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THE SHRINE AND THE BURNING WHEEL / Mark forman On the way to the evening reading, Stopped at a Quick Stop for cigarettes, I saw, as did everyone else parked there Or passing, a gang of boys Local boys probably, Burning the front wheel of a ten-speed. The bicycle, turned upside-down, Stood on the dumpster-side of the store, And one boy glanced from the corner Through the front window. Transcendence, that's what It means to want to be gone As, turning the eye's corner To the sudden glare of fire, The local terror stares in your face. I got the hell out of there, And kept the spidery intaglio Of the one, their lookout, peeping Into the store window at—it must have been— the boy who owned the bicycle In his clerk-smock Making change from the safe. At the evening reading, as the poet was Introduced at length, she rested her head On the heel of her left hand, Full hair falling to the propped elbow, And, as the prologue ran on, Shook a little dandruff from her hair. And what I saw was no longer her gesture But the memory of Nora and Bo Dee Foster And the crowd at the Shrine Auditorium In Los Angeles, long ago, listening To "Renascence" and "A Few Figs from Thistles" And one that rhymed "striped pants" and "Paris, France." Bo Dee remembers how As Huxley went on 66 · The Missouri Review And on introducing her, Edna Millay shook the dandruff from her hair. Transcendence is not Going back To feel the texture of the past Like the velvet nap of the loges In the Shrine. It is wanting to be Anywhere else. Clearly, I don't understand. The wheel spins. It is not hard to ignite The hard lean tire with lighter fluid. It flashes and a round of smiles Breaks in the dismal circle Of the boy pack From the apartment complexes. In their striped pants they open doors Of sedans to men in maroon fezzes. But they are men themselves, Nobles, And wear ruby rings set with diamonds And symbols. Searchlights mortar the clear night. "Thank you, Noble," says one man Helping his wife to the curb. She, white as a fez's tassel, And the grandchildren Will see a Chinese girl-prodigy at the piano, Jugglers on the unicycles, And, the reason they've come, Edgar Bergen and Charlie McCarthy, Aging and never to age. Here at the Shrine, with its swag tent ceiling And Arabic signs, hands of the crowd Grip in ways That cannot be revealed. But now the amps are on. Big Brother and the Holding company are on. The rapid fire of the strobes cuts, cuts. But that's too much. Instead, It's the Boy Scout Expo. Let it be calm for awhile As it would be at a state fair Mark Jarman THE MISSOURI REVIEW · 67 Inside a great pavilion. Here are the Scouts displaying Their skill at fly casting. The arc ends in a splash. Fly-blue or fly-green, it hits the pool Among the crowd, under the roof Of the Shrine Hall. There is quiet. Then a cheer. Now the speakers start up. Janis Joplin, shapeless and small In the loose Madras fabric of her dress, Flares and thrashes in the wind Her body makes to the music, Cut and cut and cut By the strobe lights across her hair. Transcendence is what she wants Or not what she wants, to live In the world or out of it, To be anywhere else Or here, as a studied voice Says its poetry of heaven and earth, And meshed with it, hidden, A wheel of history turns, And the boys burn the wheel. 68 · The Missouri Review Mark Jarman ...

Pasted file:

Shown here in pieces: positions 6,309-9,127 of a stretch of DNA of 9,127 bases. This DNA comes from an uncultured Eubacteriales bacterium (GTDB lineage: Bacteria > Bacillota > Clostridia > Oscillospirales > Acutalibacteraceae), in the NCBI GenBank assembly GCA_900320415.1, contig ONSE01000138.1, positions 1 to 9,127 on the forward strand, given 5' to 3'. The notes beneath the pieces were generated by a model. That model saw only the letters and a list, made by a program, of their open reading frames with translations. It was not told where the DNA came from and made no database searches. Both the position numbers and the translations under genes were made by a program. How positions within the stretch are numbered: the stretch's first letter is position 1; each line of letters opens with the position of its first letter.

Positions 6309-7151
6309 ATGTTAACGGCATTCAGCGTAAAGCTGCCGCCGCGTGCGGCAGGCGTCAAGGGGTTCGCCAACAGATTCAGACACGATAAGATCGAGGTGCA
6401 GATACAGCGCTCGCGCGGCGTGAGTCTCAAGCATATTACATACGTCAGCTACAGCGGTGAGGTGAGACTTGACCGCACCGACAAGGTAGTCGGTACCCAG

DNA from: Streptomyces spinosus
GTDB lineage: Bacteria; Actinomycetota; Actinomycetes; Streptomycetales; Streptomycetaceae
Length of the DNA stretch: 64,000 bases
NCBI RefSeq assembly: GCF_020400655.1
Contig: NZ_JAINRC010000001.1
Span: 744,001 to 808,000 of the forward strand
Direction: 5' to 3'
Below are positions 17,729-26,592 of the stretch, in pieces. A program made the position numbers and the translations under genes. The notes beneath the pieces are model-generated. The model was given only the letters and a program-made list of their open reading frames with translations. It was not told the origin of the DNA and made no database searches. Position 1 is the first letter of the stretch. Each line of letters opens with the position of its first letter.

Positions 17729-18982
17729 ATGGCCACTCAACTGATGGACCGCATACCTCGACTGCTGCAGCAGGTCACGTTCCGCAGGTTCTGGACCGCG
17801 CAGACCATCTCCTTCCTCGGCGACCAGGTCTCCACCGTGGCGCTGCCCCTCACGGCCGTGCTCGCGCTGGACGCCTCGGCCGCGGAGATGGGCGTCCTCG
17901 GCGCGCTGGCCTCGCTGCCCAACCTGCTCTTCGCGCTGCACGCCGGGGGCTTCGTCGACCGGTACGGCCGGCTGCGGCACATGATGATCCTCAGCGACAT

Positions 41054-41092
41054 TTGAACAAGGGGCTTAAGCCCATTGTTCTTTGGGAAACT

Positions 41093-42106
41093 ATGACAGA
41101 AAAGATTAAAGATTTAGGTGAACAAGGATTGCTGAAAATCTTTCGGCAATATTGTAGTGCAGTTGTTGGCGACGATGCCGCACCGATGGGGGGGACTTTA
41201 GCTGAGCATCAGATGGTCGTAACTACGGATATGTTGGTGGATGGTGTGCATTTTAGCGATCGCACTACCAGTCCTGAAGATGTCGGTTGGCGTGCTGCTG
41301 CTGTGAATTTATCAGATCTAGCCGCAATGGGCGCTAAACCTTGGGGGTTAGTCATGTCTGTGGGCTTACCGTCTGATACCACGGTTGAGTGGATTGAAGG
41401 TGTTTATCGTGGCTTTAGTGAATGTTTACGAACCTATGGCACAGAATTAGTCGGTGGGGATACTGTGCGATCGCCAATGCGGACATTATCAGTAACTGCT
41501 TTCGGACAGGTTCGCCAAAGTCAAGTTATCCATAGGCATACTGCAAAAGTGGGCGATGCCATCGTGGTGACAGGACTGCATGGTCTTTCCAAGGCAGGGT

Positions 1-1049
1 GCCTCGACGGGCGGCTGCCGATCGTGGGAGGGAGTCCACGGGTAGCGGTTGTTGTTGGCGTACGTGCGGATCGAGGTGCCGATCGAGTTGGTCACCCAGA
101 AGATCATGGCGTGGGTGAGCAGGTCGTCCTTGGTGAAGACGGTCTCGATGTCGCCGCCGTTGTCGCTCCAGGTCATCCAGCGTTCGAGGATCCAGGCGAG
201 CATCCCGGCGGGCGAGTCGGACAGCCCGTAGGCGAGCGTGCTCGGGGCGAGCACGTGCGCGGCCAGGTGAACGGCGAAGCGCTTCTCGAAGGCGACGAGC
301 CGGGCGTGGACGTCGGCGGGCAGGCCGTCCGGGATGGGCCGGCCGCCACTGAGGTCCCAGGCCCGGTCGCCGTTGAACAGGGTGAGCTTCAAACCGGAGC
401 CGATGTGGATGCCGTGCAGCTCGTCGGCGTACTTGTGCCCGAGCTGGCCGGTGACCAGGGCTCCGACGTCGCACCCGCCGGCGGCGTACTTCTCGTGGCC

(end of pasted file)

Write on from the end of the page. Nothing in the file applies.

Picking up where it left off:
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Additional Information

ISSN
1548-9930
Print ISSN
0191-1961
Pages
pp. 66-68
Launched on MUSE
2011-10-05
Open Access
No
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